Saint John Chrysostom, Archbishop of Constantinople, one of the Three Hierarchs [January 30], was born at Antioch in about the year 347 into the family of a military commander. His father, Secundus, died soon after the birth of his son. His mother, Anthusa, widowed at twenty years of age, did not seek to remarry but rather devoted all her efforts to the raising of her son in Christian piety. The youth studied under the finest philosophers and rhetoricians. But, scorning the vain disciplines of pagan knowledge, the future hierarch turned himself to the profound study of Holy Scripture and prayerful contemplation. Saint Meletius, Bishop of Antioch (February 12), loved John like a son, guided him in the Faith, and in the year 367 baptized him.

After three years John was tonsured as a Reader. When Saint Meletius had been sent into exile by the emperor Valens in the year 372, John and Theodore (afterwards Bishop of Mopsuestia) studied under the experienced instructors of ascetic life, the presbyters Flavian and Diodorus of Tarsus. The highly refined Diodorus had particular influence upon the youth. When John’s mother died, he embraced monasticism, which he called the “true philosophy.” Soon John and his friend Basil were being considered as candidates for the episcopal office, and they decided to withdraw into the wilderness to avoid this. While Saint John avoided the episcopal rank out of humility, he secretly assisted in Basil’s consecration.

Saint Nectarius the Metropolitan of Pentapolis and Wonderworker of Aegina

Saint Nectarius, the great wonderworker of modern times, was born Anastasius Kephalas in Selebria, Thrace on October 1, 1846.

Since his family was poor, Anastasius went to Constantinople when he was fourteen in order to find work. Although he had no money, he asked the captain of a boat to take him. The captain told him to take a walk and then come back. Anastasius understood, and sadly walked away.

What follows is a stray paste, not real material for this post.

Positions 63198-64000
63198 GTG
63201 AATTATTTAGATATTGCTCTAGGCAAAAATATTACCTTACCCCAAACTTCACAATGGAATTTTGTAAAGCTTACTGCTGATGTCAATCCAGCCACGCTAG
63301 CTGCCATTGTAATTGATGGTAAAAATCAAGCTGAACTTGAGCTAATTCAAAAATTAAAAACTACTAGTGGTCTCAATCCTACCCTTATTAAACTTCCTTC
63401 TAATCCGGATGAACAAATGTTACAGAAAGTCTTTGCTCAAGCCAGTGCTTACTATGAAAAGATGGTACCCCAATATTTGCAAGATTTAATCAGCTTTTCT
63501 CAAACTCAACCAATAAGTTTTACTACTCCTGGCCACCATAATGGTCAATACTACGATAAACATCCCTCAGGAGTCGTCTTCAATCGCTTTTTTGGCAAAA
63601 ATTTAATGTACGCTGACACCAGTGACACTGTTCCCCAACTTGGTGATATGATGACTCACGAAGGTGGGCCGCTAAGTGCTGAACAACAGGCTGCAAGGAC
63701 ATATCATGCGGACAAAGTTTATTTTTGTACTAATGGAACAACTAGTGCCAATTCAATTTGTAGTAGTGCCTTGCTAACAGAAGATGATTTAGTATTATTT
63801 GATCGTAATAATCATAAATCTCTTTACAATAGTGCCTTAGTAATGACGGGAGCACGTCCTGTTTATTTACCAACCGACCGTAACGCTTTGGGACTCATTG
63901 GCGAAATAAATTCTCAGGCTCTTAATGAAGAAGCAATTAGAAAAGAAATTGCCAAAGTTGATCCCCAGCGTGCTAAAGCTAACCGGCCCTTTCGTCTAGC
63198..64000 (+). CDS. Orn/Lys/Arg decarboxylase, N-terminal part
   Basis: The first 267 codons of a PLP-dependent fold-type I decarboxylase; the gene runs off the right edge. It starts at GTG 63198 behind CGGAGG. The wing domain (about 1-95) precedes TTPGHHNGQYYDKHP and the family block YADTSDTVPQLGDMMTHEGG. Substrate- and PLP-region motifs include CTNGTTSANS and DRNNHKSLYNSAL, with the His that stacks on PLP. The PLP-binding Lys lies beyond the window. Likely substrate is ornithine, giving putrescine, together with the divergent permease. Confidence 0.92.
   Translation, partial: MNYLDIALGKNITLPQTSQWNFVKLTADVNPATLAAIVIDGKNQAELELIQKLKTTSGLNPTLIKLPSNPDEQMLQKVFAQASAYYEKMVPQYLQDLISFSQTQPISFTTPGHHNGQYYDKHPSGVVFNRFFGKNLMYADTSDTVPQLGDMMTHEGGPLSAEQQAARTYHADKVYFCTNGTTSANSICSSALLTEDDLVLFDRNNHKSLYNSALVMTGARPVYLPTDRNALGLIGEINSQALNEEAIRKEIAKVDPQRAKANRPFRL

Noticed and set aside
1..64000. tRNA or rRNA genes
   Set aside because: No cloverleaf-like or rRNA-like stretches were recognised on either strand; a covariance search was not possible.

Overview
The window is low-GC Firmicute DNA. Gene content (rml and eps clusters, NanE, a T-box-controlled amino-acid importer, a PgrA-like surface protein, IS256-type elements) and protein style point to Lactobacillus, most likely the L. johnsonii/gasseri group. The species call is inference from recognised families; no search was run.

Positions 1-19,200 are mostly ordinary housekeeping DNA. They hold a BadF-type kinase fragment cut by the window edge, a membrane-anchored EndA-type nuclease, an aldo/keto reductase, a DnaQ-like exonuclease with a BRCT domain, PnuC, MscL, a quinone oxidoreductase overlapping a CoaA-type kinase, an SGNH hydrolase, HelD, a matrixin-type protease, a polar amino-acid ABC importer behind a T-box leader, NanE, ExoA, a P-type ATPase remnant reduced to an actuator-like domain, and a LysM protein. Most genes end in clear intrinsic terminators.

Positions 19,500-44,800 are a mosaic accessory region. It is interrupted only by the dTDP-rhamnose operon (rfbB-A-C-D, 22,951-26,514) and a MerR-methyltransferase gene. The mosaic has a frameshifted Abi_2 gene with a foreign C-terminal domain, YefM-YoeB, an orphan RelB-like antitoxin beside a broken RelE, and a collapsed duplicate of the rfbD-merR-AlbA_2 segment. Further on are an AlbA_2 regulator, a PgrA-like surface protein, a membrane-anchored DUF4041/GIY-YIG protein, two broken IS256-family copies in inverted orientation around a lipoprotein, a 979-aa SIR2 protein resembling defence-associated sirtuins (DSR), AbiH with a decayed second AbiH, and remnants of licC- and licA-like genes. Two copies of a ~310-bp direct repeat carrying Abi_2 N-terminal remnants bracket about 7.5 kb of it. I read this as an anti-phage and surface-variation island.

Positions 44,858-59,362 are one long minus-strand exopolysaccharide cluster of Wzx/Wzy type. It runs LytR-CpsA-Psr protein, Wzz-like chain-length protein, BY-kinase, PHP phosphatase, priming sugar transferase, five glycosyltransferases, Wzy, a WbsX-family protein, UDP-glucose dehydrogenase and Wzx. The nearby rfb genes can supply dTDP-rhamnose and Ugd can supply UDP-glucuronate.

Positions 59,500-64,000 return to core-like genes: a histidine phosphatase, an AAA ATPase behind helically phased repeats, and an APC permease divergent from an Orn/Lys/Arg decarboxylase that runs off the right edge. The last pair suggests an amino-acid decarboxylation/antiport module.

The captain gave the order to start the engines, but nothing happened. After several unsuccessful attempts, he looked up into the eyes of Anastasius who stood on the dock. Taking pity on the boy, the captain told him to come aboard. Immediately, the engines started and the boat began to move.

Our Prayers Can Ease Their Lot

A Homily in Commemoration of the Departed On Demetrius Saturday

This Demitrius Saturday corresponds with the commemoration day of Holy Hiero-Confessor Athanasius (Sakharov), who was father-confessor for many years to the author of this homily, Archimandrite Kirill (Pavlov). Truly these spiritual giants of the twentieth century are now delighting in the endless life together in God's mansions.

Venerable Parasceva (Petka) of Serbia

Saint Paraskeva the New was born into a pious family, living during the eleventh century in the village of Epivato, between Silistra and Constantinople. Her older brother Euthymius became a monk, and later he was consecrated as Bishop of Matidia. One day, while attending the divine services, the words of the Lord pierced her heart like an arrow, “If any man will come after Me, let him deny himself” (Mt. 16:24). From that time she began to distribute her clothing to the needy, for which reason she endured much grief from her family.

Upon the death of her parents, the saint was tonsured into monasticism at the age of fifteen. She withdrew to the Jordanian desert where she lived the ascetic life until she reached the age of twenty-five. An angel of the Lord ordered her to return to her homeland, so she stayed at Epivato for two years.